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Staying alive at Zagreb Wine Gourmet 2011 – 2nd part

by Gogo on March 10, 2011

in All wines

Here is the continuation of the first part of ZG WG 2011 report.

We move from Abbruzzo to the north-eastern border of Italy where La Castellada winery is settled. The winery belongs to Collio DOC, famous wine growing region of Friuli that is home also to Radikon and Gravner, two pioneers of macerated white wines (“orange” wines) that enjoy almost celebrity status. In comparison to Radikon who leaves grape skins in contact with must for minimum 20 days up to 3-4 months and Gravner even more, Giorgio and Nicolò from La Castellada use somewhat shorter maceration for their whites, only five days for some varieties or not at all for Pinot Grigio.
La Castellada wines
This is probably the reason why La Castellada Ribolla Gialla has more fresh fruit inside and tastes more like white wine, while Radikon’s Ribollas is more similar to some well aged red wine – fruits are now mature/candid but etheric, toasted and mineral aromas prevail, there are more tannins and body is stronger (here is an article in Croatian I wrote 3yrs ago about vertical degustation of Radikon’s Ribollas). Finally, 2005 La Castellada “Bianco” made with Chardonnay, Pinot Grigio, Ribolla Gialla, Friulano and Sauvignon was a hit! In contrast to Ribolla, this white blend was not only rich in aromas (mature tropical fruit, custard sauce, minerals) but the richness in extract, silky texture and long finale made a sort of 3D effect in my mouth 🙂 Truly great wine! In conclusion, La Castellada took a middle road between modern white wines and “orange” wines.

Tasting 2005 La Castellada “Bianco”. Click here for HD video.

In the last few years Marko Geržinić, a young and gifted Istrian winemaker, is gaining increasing attention with his red wines made exclusively in stainless-steel. My favorites are 2008 Geržinić “Teran” – 100% Teran and 2009 Geržinić “Syrah” – 100% Syrah. The first has typical Teran aroma, violets and raspberries, minerality is felt already in the nose but only in the mouth shows all its power, very food friendly. Syrah is less powerful and captivating but surely more enjoyable for general public, simple and jovial, more floral than fruity, with characteristic black pepper notes and some smokiness, it will be great slightly chilled in the summer with some meat from barbecue. Finally, extraordinary minerality is typical in all Geržinić’s wines, easily perceptible also in reds. I don’t know if this is the reason, but in the area of Kaštelir where Marko has his vineyards the soil has vidid red color that reminds me of expressionist paintings. This area surely worths a visit.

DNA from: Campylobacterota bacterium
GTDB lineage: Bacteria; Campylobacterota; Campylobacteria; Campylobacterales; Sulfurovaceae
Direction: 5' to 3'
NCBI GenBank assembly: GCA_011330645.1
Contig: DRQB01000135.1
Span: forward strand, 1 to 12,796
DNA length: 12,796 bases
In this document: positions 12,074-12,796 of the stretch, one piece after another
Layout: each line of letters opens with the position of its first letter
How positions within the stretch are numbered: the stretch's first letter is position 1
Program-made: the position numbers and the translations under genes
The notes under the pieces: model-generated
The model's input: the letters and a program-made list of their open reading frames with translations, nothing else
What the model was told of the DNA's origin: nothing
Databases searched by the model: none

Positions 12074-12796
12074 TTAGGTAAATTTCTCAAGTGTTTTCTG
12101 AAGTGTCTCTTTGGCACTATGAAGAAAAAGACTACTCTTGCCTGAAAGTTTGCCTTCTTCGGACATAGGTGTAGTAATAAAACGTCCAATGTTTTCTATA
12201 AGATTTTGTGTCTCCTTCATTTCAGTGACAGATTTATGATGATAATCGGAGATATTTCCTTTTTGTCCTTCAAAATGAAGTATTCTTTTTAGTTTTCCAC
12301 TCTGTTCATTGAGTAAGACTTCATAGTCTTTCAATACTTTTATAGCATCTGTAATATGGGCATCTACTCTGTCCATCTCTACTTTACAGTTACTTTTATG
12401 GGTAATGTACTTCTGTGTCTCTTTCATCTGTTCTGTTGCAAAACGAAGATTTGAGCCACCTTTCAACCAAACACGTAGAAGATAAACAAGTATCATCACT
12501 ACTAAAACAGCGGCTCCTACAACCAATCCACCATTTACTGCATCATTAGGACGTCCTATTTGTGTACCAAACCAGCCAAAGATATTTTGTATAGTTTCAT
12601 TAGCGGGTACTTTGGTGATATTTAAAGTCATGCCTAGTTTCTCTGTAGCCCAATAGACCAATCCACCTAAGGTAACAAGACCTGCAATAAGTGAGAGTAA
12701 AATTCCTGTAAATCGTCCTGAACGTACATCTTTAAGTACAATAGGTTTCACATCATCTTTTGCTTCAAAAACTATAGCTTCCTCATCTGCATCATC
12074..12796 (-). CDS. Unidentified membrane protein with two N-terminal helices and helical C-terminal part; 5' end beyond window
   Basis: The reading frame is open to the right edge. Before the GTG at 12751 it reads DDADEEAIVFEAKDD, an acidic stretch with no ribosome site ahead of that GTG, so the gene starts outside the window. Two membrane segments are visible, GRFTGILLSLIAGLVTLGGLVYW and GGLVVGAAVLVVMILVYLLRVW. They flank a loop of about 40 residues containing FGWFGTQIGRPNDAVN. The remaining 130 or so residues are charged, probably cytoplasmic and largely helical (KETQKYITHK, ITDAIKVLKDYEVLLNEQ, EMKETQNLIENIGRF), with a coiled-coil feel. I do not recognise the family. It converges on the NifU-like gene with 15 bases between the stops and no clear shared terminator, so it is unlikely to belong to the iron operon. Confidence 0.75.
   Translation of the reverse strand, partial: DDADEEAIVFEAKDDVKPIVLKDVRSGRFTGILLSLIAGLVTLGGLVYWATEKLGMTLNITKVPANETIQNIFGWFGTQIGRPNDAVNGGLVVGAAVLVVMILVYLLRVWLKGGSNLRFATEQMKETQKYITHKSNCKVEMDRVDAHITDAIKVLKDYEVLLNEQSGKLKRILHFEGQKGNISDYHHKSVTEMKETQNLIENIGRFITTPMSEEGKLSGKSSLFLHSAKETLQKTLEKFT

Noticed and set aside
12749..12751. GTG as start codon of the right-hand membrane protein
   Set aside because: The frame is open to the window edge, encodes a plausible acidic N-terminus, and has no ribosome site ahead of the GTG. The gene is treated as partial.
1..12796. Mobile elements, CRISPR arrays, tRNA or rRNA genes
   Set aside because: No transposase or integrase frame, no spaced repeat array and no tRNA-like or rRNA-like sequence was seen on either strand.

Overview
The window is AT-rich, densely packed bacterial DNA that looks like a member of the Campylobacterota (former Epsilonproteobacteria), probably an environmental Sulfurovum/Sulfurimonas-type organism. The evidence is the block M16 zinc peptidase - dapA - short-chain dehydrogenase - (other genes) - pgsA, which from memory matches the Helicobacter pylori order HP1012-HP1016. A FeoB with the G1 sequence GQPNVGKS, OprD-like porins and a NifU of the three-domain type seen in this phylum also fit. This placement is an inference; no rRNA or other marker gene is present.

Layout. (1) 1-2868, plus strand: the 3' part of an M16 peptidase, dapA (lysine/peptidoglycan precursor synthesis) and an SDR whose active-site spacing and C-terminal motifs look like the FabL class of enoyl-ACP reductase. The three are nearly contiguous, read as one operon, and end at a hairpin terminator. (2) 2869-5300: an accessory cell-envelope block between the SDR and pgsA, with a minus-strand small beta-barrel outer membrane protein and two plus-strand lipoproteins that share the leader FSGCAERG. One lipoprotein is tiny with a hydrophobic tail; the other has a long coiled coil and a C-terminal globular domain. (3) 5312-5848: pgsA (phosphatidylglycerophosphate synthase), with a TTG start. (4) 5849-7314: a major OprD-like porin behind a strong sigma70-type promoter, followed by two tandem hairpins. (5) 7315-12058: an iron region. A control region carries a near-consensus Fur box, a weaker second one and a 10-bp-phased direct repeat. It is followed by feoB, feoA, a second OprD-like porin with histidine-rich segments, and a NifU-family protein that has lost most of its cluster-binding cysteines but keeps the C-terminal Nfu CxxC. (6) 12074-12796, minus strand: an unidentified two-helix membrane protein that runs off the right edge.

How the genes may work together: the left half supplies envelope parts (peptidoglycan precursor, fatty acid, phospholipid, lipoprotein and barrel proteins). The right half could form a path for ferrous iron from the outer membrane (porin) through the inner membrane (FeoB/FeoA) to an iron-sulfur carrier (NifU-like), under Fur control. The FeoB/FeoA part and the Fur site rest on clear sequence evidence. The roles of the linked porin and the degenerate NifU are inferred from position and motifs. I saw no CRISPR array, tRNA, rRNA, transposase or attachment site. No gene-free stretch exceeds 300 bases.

2008 Geržinić "Teran"

If you are a fan of BIG red wines then 2007 Zlatan Otok “Zlatan Plavac Grand Cru” – 100% Plavac Mali is the wine for you. They say it’s Croatia’s rarest wine, it enjoys a cult status and comes from vineyards on steep southern slopes of Hvar island (Sveta Nedjelja) with yield of only 0.5 kg per vine. Explosion of ripe, almost dried black or blue fruits (plums, blackberry), animal scents, leather, cigar smoke in the nose, in the mouth again ripe fruit, chocolate, plenty of extract supported by solid freshness. Finale last for ages… Wine for meditation and late night tastings, alone in empty countryside house.
Zlatan Plenković's wines at Zagreb Wine Gourmet 201120082007 Zlatan Otok
I was curious to try Zlatan Plenković’s new wine (winemaker behind Zlatan Otok) that is made from the most popular grape variety in America, Zinfandel or in Croatian Crljenak Kaštelanski. The nose was fantastic, more fresh because the red fruits were less ripe and jammy than in the wines made from Plavac Mali, but the mouth was less powerful. It would be interesting to see a blend between Crljenak/Zin and Plavac Mali. At the end I tasted 2007 Zlatan Otok “Zlatan Porat” – 100% Plavac Mali dessert wine made from dried grapes and having 90 g of sugar per liter. It’s not fortified wine, but almost. Croatians don’t have Port or Banyuls but Zlatan Porat may be the first wine that is capable to support dark chocolate! Fantastic!

At 3 PM on Saturday the crowd on the festival became so dense and loud that I wasn’t able to concentrate anymore and I gave up any further tasting. And missed so many wines from Primorje and Dalmatia made from obscure indigenous varieties that are grown only on limited areas and nowhere else, like Gegić, Debit, Kujundžuša, Babić, Grk, Pošip, Vugava, Prč… I think I will have to go to Dalmacija Wine Expo in Makarska from 29-30.4.2011 to catch up all this curious wines.

The last moments on the festival I spent with Toni Batel (right) and Dimitri Brečević (center), two guys belonging to the new generation of Istrian winemakers. Until last year Toni was taking care of Tito’s vineyard and winery on island of Vanga, in the Brijuni archipelago. He told us how getting good grapes and producing wine there was a real challenge since this small island has humid, almost tropical microclimate that is perfect for all kinds of vine diseases. “The hardest, but also the most beautiful days of my life”. Now he is working in a winery in Motovun. Dimitry is one-man-band that stays behind Piquentum wines and you should definitely try his new wine 2009 Piquentum “Terre9” – 100% Refošk I reviewed few weeks ago.
Dimitri Brečević and Toni Batel

That’s it folks! If somebody reading this is coming to VinoVinoVino 2011, the seventh annual wine tasting of “natural” wines that will be held April 7-9, 2011 at AreaExp events center in Cerea near Verona, let me know. I was there two years ago and the wines I tasted there changed my perspective on the world of wine. And yes, the atmosphere was relaxed and cosy, have a look at the photo below. Can’t wait to feel the moist of Lombardian Po plain on my cheeks 🙂

VinoVinoVino 2009 in Villa Boschi

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